An article on minimalism should limit itself – to a few words, perhaps to silence. Silence, calmness and stillness would be the most appropriate means of describing this trend in art, but I – obliged to write a column – render at least a minimal account of minimalism, avoiding adornment. In theory and practice.
A distinctive feature of the minimalist trend is that it has been present in architecture, design, music and visual arts for years, never restricted to one group of artists with an established manifesto and never finished – not exploited as Art Nouveau, baroque or cubism. New York of the 1960s – the time when art became uncontrollably dynamic – witnessed the emergence of a movement aiming to simplify forms and bring the number of means of expression to the smooth surface of abstraction. What it cared for were geometric shapes, monumental objects, modules and rhythms with no trace of an artist or their papillary ridges. It seemed as if the movement questioned all the previous, individualized artistic gestures by reducing everything unnecessary for artistic production. What started to appear can be enumerated in the same breath – references to the origins of architecture in paintings and sculptures, a visible fascination with industry, reflections of the minimalist philosophy in the subsequent conceptualism and design, as well as its interrelations with European avant-garde painting and neoplasticism. Finally – the philosophy principles visible in Philip Glass’s music and the works of Hemingway and Palahniuk, the writers who practiced an austere and sparing economy of verbal communication (if we came back to the thought of words).
Minimalist is the contemplation of immaculately made divisions; an anonymous and, in a way, universal aura of composition devoid of traces of the creative process; meditation, precision and – what’s new in the post-war art – the broadening of the sphere of experience by focusing on not only the relation between the spectator and the object, but the spectator and the space around the object. As a result, the audience becomes an actively engaged participant who can feel the works and their resonance in the environment. Asceticism, rational coldness, industrial materials and art telling the reality without any moralizing function – these are the features of Frank Stella’s works (my favorite artist of that time, whose style subsequently evolved in other directions), as well as the works of Richard Serra, Sol LeWitt, Donald Judd and Robert Duran.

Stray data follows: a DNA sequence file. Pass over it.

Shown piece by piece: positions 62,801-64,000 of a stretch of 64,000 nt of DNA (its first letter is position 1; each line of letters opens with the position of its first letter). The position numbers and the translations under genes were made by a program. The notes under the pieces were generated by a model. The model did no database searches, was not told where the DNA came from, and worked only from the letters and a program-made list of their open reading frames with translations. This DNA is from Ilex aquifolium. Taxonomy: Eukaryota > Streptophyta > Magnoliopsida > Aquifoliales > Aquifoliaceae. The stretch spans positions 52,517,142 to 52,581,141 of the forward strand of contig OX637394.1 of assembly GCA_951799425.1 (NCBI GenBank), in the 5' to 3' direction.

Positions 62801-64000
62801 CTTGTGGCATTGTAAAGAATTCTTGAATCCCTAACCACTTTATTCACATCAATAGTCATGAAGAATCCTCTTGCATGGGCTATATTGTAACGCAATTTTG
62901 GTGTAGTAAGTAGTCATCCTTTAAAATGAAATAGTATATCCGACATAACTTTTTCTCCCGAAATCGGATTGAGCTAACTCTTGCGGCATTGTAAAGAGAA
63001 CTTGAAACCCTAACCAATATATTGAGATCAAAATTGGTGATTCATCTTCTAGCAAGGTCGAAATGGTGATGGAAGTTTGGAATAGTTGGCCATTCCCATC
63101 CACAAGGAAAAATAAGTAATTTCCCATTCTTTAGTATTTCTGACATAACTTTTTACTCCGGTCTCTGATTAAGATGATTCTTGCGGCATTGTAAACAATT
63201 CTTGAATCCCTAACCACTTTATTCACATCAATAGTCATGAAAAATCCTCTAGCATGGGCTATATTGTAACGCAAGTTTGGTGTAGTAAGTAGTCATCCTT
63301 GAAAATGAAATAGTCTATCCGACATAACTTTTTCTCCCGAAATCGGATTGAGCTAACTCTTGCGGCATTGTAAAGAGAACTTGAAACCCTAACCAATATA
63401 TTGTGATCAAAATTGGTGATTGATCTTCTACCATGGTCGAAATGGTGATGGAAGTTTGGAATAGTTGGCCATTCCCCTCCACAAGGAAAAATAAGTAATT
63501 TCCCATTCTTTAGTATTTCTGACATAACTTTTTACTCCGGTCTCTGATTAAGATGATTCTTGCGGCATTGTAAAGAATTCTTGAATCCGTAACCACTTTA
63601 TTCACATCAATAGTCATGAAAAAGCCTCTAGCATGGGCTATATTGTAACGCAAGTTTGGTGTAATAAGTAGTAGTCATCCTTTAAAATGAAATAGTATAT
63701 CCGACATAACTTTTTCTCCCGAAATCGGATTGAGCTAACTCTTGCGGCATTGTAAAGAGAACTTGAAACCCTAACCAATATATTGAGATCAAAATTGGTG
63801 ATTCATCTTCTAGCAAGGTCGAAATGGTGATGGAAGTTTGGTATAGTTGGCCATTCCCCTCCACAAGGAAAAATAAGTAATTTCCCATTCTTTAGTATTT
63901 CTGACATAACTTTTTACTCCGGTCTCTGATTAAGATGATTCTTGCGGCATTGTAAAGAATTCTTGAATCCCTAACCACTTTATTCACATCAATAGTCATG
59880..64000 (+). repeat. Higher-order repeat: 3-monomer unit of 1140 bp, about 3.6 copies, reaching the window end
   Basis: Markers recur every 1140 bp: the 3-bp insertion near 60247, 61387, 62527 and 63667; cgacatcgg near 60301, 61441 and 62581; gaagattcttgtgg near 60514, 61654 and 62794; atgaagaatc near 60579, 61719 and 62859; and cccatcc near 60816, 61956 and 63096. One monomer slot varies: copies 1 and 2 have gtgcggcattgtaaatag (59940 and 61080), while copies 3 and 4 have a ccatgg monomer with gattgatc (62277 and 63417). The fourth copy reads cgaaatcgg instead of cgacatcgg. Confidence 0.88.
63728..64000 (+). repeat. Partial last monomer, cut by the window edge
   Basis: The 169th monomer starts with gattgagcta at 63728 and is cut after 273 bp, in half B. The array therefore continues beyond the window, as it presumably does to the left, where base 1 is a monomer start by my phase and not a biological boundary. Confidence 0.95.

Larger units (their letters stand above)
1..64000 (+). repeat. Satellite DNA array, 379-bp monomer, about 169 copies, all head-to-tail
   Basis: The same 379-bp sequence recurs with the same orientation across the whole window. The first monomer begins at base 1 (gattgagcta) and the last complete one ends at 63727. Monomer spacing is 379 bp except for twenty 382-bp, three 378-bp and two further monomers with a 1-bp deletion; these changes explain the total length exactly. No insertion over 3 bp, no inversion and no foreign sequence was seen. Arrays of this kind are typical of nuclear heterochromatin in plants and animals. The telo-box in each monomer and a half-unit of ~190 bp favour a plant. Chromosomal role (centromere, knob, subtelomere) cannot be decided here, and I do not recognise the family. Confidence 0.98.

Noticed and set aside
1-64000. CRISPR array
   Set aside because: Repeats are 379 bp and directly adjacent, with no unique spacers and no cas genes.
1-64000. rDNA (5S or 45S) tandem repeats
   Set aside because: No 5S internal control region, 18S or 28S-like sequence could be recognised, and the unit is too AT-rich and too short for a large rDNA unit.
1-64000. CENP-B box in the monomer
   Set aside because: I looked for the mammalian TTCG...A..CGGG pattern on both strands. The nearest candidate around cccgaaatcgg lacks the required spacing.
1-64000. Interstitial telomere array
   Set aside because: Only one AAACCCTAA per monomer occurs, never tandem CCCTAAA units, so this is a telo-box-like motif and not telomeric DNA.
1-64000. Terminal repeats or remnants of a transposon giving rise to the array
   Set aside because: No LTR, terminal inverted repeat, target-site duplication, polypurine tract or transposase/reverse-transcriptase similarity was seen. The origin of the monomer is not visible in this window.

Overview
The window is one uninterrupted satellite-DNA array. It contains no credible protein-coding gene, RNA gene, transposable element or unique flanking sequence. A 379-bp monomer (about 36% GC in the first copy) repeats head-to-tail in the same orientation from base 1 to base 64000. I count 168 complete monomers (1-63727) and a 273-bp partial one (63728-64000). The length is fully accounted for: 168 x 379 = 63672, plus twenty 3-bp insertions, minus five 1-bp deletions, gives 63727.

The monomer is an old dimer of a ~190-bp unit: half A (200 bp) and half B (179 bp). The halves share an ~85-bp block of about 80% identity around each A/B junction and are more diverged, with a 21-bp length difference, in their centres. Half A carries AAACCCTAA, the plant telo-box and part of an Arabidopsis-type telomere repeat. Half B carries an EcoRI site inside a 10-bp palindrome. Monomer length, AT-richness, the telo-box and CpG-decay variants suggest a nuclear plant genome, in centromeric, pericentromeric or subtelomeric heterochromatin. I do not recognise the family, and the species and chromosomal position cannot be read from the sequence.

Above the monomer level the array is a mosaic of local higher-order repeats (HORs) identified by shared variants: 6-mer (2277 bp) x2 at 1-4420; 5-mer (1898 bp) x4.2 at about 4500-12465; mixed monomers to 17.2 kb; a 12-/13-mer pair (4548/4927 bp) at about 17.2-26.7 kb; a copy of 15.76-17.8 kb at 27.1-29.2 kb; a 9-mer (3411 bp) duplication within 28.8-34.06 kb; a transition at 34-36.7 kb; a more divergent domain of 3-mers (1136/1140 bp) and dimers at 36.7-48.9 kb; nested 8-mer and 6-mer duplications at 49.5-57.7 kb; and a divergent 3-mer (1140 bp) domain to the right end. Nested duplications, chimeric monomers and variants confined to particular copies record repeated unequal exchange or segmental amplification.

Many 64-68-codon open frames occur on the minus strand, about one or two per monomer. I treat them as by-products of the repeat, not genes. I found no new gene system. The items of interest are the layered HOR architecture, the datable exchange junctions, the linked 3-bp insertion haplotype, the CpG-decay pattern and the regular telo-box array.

I insist that art is understood as a way of thinking*, said Dan Flavin and I think that this sentence has been alive until now, accurately defining one of the roles and the type of a tool used by contemporary artists, architects and designers.
Frank Stella, Black, Aluminum, Copper Paintings
Together with Arkadiusz Ślusarenko, the chef at INK Restaurant at PURO Gdańsk, we started to conceptualize what the table should look like and how the dishes should be served by looking through painting, architecture and sculpture reproductions. We searched for the essence of style not only in the visual dimension, but in the dish itself – in the menu that was to be simple and refreshing on a scorching hot summer day: watermelons and all that’s best in them served in all states of matter; fish with gently displayed natural parts of its quality meal; Asian fresh bouillon with a circle of black ravioli; smoked chocolate and raspberries enclosed in a cuboid. A discipline of no adornment and a pure matter of food – raw and unprocessed – leaving nothing to add. When it comes to the aesthetics of the table, we used geometric motives and elements of painting on both the plate and in elements of flora appearing on the table, designed by a sister duo “Na Trawie”. We searched for the maximum of expression in shapes and textures while – at the same time – intervening minimally in the nature of food and greenery. A somewhat perverse element on the table was the napkins from the cycle “Obrusy niefunkcjonalne” [Non-functional tablecloths] by a young artist and recent graduate of the Faculty of Painting at the Academy of Fine Arts in Gdansk, Edyta Kowalewska. Using only the lines of bending light on a clean white surface, the design of the napkins draws on Polish conceptual drawings of the 1970s.
Rumour has it the dinner was tasty.
Ellsworth Kelly, DarkGreen, Tate gallery
left: Sol LeWitt, 8 Part Cube,1975
Text and concept: Anna Królikiewicz**
Chefs (INK Restaurant): Arkadiusz Ślusarenko, Przemysław Radlak
Flower arrangements: “Na Trawie” (Sława i Alka Murat)
Photographs: Alka Murat
Products used in photo session: On Finger glasses / Agnieszka Bar, Wazon 5 fiolek /Projekt B25
*J. Ryczek; Piękno w kulturze ponowoczesnej, Wydawnictwo RABID, Kraków 2006 p. 49
Artist, teacher, author of numerous exhibitions and installations. She works as the Associate Professor at the Academy of Fine Arts in Gdańsk where she teaches drawing and at School of Form in Poznań where she gives classes titled The shape of taste. In her drawings and objects she deals with a broadly defined corporeality of a body and the fragility of memory. Her latest works touch upon the issues related to the physiology of taste and the phenomenon of synesthesia.